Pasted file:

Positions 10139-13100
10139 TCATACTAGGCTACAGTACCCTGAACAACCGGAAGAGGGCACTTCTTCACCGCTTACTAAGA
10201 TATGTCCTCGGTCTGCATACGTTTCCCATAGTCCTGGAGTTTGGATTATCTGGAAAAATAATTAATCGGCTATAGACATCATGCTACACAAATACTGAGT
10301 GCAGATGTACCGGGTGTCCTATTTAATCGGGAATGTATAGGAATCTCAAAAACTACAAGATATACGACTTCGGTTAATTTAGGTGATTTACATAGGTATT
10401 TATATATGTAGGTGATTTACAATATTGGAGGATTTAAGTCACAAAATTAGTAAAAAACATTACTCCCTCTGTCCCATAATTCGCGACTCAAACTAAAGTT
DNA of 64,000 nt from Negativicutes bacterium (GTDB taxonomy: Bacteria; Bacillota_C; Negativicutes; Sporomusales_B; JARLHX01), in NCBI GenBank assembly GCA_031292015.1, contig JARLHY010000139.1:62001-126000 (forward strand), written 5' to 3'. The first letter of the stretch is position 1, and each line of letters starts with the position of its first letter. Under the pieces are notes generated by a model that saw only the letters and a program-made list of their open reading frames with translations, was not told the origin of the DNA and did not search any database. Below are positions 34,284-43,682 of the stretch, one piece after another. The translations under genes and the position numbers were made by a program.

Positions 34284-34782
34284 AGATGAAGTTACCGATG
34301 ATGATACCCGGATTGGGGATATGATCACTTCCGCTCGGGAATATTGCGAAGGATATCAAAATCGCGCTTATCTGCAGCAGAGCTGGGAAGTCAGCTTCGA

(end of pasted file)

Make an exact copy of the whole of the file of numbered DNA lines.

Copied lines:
Positions 10139-13100
10139 TCATACTAGGCTACAGTACCCTGAACAACCGGAAGAGGGCACTTCTTCACCGCTTACTAAGA
10201 TATGTCCTCGGTCTGCATACGTTTCCCATAGTCCTGGAGTTTGGATTATCTGGAAAAATAATTAATCGGCTATAGACATCATGCTACACAAATACTGAGT
10301 GCAGATGTACCGGGTGTCCTATTTAATCGGGAATGTATAGGAATCTCAAAAACTACAAGATATACGACTTCGGTTAATTTAGGTGATTTACATAGGTATT
10401 TATATATGTAGGTGATTTACAATATTGGAGGATTTAAGTCACAAAATTAGTAAAAAACATTACTCCCTCTGTCCCATAATTCGCGACTCAAACTAAAGTT
DNA of 64,000 nt from Negativicutes bacterium (GTDB taxonomy: Bacteria; Bacillota_C; Negativicutes; Sporomusales_B; JARLHX01), in NCBI GenBank assembly GCA_031292015.1, contig JARLHY010000139.1:62001-126000 (forward strand), written 5' to 3'. The first letter of the stretch is position 1, and each line of letters starts with the position of its first letter. Under the pieces are notes generated by a model that saw only the letters and a program-made list of their open reading frames with translations, was not told the origin of the DNA and did not search any database. Below are positions 34,284-43,682 of the stretch, one piece after another. The translations under genes and the position numbers were made by a program.

Positions 34284-34782
34284 AGATGAAGTTACCGATG
34301 ATGATACCCGGATTGGGGATATGATCACTTCCGCTCGGGAATATTGCGAAGGATATCAAAATCGCGCTTATCTGCAGCAGAGCTGGGAAGTCAGCTTCGA